I'll gladly retest and refile.

And to be clear... i don't really care if s-j garbles the text in the filename..
what I'm concerned about is the fact that s-j completely fails to handle the
situation with something approaching grace.  It seems to handle the problem in
the album title fine. It throws an error and then lets me manually edit the
album tag so I can continue operations without an application failure. The
weirdness concerning the hangs on the offending symbol in the title tag is the
concern of the original report.

I don't care what the filename or the tag names end up being, what I care about
is s-j not hanging on the attempt like I observed. I'd be content with s-j
throwing an error dialog about the problem with enough information for me to be
able to manually edit the problematic tags so I can continue without s-j hanging
up and having to be forcible killed.  I don't need it to fix a fat filesystem's
limitations automagically.. i just don't want to see sound-juicer keel over and
die when it runs into a fat filesystem limitation.


Comment 5 John Thacker 2006-04-15 15:28:52 UTC
Yeah, I totally understand.  After you retest, it's probably something that
should be filed upstream.  I couldn't find an upstream bug that really matched
it; 142600 is about stripping Unix shell special characters, not the filesystem

OTOH, it does look like some changes five months ago made it use
g_filename_from_utf8() from glib, which is supposed to transform a UTF8 string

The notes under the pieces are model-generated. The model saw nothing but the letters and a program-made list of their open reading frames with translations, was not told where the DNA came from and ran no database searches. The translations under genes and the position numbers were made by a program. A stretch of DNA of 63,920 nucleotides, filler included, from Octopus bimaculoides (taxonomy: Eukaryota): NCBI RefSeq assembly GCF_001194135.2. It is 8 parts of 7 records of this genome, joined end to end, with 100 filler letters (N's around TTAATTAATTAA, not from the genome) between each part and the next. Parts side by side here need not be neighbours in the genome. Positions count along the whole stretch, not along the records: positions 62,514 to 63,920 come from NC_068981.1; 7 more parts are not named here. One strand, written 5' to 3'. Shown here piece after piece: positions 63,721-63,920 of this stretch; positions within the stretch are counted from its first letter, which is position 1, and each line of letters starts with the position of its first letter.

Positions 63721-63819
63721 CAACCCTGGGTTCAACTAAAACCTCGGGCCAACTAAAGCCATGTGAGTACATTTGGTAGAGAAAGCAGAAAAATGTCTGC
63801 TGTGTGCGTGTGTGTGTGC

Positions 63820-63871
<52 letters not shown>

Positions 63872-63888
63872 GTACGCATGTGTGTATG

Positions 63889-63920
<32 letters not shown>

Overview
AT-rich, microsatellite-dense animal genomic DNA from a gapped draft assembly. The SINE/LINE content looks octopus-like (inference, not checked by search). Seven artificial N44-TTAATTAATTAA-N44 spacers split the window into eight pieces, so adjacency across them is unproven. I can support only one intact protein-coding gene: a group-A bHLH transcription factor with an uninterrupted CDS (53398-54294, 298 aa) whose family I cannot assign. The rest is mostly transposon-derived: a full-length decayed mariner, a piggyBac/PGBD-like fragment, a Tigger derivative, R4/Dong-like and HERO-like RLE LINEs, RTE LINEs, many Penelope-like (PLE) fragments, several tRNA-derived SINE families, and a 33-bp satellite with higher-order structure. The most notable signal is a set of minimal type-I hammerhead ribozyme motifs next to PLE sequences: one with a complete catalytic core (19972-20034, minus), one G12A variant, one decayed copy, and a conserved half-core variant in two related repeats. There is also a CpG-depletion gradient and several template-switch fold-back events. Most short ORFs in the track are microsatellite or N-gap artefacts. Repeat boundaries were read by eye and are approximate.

into the correct character set being used by the filesystem.  In practice, I'm
not sure it will work quite right, especially when most of your filesystems are
UTF8 but you're ripping to a FAT mountpoint.

Comment 6 John Thacker 2006-04-19 17:32:20 UTC
I tried ripping to a floppy which was mounted as not even vfat, but msdos (8.3
filenames and all that).  No problem with the degree character °.   (Now,
whether it's happy if you put it in a DOS machine, I don't know.)  It even seems
to work ok with a few illegal filenames that work fine in Unix-- things like
extra trailing periods and the like.  Puting a "?" into the filename does make
it hang with a bizarre error when writing to a vfat or msdos mounted drive,
although it rips fine into a Unix partition.  But "strip special characters"
takes care of that one.

Can you please retest it, and possibly close it or file something upstream?

Comment 7 Jef Spaleta 2006-04-19 17:52:30 UTC
As soon as I can get a chance I'll retest. Feel free to close this based on on
the strength on your test. I'll reopen it upstream and ping this bug with a
comment if my retest still shows a problem.


Comment 8 John Thacker 2006-04-19 17:57:53 UTC
Hmm, I tried again and now I can't replicate the hang.  It throws up a
completely blank error box, but one that does have a close button.  It aborts
the rip pretty much as expected except for no comprehensible error message.  So
it's actually reasonably graceful, though a user may certainly wonder what went
wrong.  A real error message should probably be added.

I filed it separately upstream as GNOME bug 339058, since the other bug seems
slightly different (about what "strip special characters" should strip.)  I'm
going to close this as UPSTREAM, if you don't mind.  If you still have the
problem, can you comment there?